For pure, unabashed fun and a bit of adventure, you won’t want to miss this travelogue by writer Nate Schweber and photographer Lido Vizzutti on the week they spent getting lost in the “Montana Triangle.”
The corners of their journey? Glacier National Park, theAmerican Prairie Reserve and Yellowstone National Park.
You’ll find plenty of trees along the way, but also an amazing story of history, change, and the power of great landscapes and a lifelong friendship. So grab a cup of coffee; you’ll want to spend some time with this new installment in our Travel through Trees series.
By Nate Schweber/ExplorePartsUnknown.com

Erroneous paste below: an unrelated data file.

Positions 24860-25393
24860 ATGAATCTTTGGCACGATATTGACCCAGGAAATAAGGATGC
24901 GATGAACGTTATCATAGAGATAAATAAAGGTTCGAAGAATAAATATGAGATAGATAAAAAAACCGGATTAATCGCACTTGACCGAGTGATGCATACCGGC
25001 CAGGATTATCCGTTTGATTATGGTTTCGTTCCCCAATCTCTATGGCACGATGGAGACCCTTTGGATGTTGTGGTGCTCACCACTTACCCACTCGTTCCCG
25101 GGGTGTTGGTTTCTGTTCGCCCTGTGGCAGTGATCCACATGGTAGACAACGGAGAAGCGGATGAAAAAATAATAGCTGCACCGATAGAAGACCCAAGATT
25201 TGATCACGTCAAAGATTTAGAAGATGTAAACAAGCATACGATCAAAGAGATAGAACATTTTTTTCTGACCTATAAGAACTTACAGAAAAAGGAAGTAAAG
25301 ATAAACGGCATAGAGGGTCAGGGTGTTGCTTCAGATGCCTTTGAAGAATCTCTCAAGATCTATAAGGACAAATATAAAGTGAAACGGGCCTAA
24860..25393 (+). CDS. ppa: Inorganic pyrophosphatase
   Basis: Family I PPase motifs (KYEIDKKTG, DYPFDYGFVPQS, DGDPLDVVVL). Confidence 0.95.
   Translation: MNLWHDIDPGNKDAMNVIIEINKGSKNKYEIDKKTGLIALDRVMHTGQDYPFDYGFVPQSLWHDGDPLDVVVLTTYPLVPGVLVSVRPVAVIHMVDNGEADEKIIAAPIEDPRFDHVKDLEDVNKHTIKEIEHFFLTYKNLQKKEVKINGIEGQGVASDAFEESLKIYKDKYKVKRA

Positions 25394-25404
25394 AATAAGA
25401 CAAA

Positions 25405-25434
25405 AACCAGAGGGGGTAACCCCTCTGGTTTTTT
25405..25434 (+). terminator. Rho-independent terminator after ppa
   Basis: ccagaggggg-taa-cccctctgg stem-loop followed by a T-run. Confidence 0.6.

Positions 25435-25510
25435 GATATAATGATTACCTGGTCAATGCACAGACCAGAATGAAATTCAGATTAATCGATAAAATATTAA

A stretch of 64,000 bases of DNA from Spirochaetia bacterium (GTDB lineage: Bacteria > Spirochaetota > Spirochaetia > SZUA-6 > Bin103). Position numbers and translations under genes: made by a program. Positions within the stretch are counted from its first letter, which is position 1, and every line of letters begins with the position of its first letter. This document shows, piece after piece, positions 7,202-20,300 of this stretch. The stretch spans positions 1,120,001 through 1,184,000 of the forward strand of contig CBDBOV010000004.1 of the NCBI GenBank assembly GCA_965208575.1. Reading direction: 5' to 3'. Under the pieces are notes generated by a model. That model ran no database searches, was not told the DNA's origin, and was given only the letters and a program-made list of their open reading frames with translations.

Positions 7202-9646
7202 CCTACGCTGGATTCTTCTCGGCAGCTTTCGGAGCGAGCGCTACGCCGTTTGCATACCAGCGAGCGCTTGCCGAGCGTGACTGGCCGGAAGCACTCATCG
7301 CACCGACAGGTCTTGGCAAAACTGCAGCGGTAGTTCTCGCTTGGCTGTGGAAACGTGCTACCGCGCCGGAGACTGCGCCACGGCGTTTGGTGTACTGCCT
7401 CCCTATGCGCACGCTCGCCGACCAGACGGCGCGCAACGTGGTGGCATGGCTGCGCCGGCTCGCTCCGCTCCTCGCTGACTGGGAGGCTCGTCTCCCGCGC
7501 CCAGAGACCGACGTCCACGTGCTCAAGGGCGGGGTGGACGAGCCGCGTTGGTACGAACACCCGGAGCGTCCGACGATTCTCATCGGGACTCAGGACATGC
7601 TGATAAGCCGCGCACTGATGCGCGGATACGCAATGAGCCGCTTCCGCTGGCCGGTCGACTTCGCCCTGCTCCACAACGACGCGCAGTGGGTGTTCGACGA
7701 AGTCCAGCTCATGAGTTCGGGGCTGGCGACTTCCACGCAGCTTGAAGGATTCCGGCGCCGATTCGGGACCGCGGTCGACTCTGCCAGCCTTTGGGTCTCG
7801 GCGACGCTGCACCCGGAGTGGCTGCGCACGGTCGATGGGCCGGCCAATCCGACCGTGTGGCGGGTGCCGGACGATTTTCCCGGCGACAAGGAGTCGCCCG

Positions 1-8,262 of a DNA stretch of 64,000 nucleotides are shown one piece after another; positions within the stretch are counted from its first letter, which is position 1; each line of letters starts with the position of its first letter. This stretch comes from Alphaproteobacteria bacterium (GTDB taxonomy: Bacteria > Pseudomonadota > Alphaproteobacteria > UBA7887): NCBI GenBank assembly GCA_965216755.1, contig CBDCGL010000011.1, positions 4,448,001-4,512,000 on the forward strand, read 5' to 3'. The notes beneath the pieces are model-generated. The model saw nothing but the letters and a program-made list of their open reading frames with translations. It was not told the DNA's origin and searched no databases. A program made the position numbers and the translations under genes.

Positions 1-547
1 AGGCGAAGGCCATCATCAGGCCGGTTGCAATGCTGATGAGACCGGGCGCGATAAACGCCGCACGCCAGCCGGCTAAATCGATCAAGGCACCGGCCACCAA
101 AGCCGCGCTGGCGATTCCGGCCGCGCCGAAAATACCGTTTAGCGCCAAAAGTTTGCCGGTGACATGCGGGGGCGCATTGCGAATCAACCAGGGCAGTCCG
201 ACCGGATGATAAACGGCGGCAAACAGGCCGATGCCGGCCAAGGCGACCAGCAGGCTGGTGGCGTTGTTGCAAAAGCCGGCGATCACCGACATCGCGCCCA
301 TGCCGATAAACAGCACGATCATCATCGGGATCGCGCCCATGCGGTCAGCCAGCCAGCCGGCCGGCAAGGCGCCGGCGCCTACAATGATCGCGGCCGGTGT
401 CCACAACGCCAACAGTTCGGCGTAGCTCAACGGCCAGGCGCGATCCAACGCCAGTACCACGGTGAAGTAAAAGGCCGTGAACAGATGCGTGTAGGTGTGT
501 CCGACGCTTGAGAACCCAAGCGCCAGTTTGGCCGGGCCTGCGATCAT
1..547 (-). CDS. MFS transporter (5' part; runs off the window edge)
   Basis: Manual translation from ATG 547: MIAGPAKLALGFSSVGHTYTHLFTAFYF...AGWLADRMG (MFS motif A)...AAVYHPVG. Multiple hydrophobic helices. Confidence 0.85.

We stood beside the car on a dirt road in the Flathead National Forest, peering east at a silver ribbon of river. It shimmered through a forest of pines flecked with gold larches that stretched clear to the base of blue mountains. We could hear them but we couldn’t see them: wolves.
I was back in my home state inside an expansive region I call the Montana Triangle. I was with my best friend Lido Vizzutti, a photojournalist. We became neighbors in middle school. Montana is the state where, in summers, we slept in a field between our houses, climbed hills looking for wildflowers, played in the middle school band, and in high school began taking our first road trips together as a reporter and photographer pair.
We were at the start of an epic, week-long 1,200-mile road trip to see in one loop three of the most majestic and dynamic large, preserved landscapes on planet earth: Glacier National Park, the American Prairie Reserve, and Yellowstone National Park. A terrestrial constellation—the Montana Triangle.